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The Rise of Realism: 1860-1914 - Лекция, раздел Лингвистика, Курс лекций по предмету Романо-германская филология T He U.s. Civil War (1861-1865) Between ...
T he U.S. Civil War (1861-1865) between the industrial North and the agricultural, slave-owning South was a watershed in American history. The innocent optimism of the young democratic nation gave way, after the war, to a period of exhaustion. American idealism remained but was rechanneled. Before the war, idealists championed human rights, especially the abolition of slavery; after the war, Americans increasingly idealized progress and the self-made man. This was the era of the millionaire manufacturer and the speculator, when Darwinian evolution and the "survival of the fittest" seemed to sanction the sometimes unethical methods of the successful business tycoon.
Business boomed after the war. War production had boosted industry in the North and given it prestige and political clout. It also gave industrial leaders valuable experience in the management of men and machines. The enormous natural resources -- iron, coal, oil, gold, and silver -- of the American land benefitted business. The new intercontinental rail system, inaugurated in 1869, and the transcontinental telegraph, which began operating in 1861, gave industry access to materials, markets, and communications. The constant influx of immigrants provided a seemingly endless supply of inexpensive labor as well. Over 23 million foreigners -- German, Scandinavian, and Irish in the early years, and increasingly Central and Southern Europeans thereafter -- flowed into the United States between 1860 and 1910. Chinese, Japanese, and Filipino contract laborers were imported by Hawaiian plantation owners, railroad companies, and other American business interests on the West Coast.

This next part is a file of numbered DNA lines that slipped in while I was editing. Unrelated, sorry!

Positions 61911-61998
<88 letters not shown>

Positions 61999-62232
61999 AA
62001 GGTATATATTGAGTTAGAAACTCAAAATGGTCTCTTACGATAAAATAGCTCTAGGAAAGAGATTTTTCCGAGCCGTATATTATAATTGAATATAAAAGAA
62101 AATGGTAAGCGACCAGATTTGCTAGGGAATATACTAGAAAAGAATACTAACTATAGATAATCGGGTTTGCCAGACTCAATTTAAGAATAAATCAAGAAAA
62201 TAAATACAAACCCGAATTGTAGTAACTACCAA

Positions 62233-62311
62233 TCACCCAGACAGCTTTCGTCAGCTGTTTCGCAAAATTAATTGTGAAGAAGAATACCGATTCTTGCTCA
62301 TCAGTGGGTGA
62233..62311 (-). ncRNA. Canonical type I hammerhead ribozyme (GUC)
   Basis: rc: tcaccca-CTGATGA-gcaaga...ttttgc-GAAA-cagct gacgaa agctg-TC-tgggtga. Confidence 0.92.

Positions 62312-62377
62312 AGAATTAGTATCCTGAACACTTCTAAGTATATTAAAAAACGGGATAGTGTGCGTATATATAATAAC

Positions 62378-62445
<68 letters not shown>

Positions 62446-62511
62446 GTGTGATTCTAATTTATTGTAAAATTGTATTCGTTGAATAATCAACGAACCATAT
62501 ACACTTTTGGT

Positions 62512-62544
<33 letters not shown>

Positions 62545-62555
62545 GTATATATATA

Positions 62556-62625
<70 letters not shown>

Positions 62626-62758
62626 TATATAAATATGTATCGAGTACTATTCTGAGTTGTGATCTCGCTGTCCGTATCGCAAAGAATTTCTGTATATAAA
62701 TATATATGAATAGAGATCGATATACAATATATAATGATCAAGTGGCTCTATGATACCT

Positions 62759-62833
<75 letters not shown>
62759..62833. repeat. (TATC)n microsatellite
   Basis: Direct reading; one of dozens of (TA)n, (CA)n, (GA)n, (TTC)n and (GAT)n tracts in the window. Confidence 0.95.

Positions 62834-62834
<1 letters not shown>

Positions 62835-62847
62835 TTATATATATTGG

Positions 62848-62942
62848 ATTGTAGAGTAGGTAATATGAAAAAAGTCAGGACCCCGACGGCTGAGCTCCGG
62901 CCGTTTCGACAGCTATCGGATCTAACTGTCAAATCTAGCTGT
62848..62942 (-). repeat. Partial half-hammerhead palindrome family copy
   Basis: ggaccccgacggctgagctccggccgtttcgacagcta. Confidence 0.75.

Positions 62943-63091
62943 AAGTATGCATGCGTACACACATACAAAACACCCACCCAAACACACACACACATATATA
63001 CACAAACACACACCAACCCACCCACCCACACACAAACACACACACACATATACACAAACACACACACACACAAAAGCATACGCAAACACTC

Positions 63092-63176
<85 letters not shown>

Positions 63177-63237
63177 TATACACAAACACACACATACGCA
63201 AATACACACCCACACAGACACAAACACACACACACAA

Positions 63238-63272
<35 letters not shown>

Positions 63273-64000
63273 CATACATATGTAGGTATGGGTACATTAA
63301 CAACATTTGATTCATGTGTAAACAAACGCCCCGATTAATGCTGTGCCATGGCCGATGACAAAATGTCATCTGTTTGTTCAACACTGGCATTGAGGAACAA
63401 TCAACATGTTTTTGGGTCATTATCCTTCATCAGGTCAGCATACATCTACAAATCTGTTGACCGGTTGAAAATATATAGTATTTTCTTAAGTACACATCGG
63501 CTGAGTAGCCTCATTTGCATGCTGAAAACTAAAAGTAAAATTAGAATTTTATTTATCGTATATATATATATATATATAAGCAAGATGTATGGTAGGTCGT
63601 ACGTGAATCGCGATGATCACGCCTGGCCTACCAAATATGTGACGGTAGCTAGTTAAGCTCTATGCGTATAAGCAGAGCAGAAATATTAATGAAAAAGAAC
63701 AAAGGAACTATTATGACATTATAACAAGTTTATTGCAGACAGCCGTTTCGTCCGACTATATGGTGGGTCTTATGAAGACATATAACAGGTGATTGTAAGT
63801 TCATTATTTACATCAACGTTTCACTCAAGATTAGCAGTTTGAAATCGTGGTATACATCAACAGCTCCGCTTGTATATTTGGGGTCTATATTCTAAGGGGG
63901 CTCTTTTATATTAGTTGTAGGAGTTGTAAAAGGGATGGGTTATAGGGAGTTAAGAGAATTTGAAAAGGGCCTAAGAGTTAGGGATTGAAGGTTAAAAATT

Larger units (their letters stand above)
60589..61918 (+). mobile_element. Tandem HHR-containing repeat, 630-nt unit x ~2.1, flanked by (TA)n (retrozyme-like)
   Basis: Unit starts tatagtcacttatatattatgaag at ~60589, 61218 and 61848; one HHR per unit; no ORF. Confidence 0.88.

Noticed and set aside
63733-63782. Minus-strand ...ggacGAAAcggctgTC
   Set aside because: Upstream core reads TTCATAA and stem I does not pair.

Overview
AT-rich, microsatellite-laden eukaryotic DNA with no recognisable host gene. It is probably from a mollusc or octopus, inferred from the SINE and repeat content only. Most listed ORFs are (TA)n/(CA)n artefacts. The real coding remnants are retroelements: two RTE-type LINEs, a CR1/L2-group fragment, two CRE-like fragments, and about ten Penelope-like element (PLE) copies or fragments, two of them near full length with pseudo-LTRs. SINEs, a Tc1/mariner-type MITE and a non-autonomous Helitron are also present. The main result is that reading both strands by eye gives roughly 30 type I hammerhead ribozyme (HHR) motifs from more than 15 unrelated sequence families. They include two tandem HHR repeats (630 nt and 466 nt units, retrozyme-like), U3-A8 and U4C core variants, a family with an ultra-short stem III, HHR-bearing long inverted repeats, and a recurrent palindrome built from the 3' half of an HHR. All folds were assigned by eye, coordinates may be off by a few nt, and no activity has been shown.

In 1860, most Americans lived on farms or in small villages, but by 1919 half of the population was concentrated in about 12 cities. Problems of urbanization and industrialization appeared: poor and overcrowded housing, unsanitary conditions, low pay (called "wage slavery"), difficult working conditions, and inadequate restraints on business. Labor unions grew, and strikes brought the plight of working people to national awareness. Farmers, too, saw themselves struggling against the "money interests" of the East, the so-called robber barons like J.P. Morgan and John D. Rockefeller. Their eastern banks tightly controlled mortgages and credit so vital to western development and agriculture, while railroad companies charged high prices to transport farm products to the cities. The farmer gradually became an object of ridicule, lampooned as an unsophisticated "hick" or "rube." The ideal American of the post-Civil War period became the millionaire. In 1860, there were fewer than 100 millionaires; by 1875, there were more than 1,000.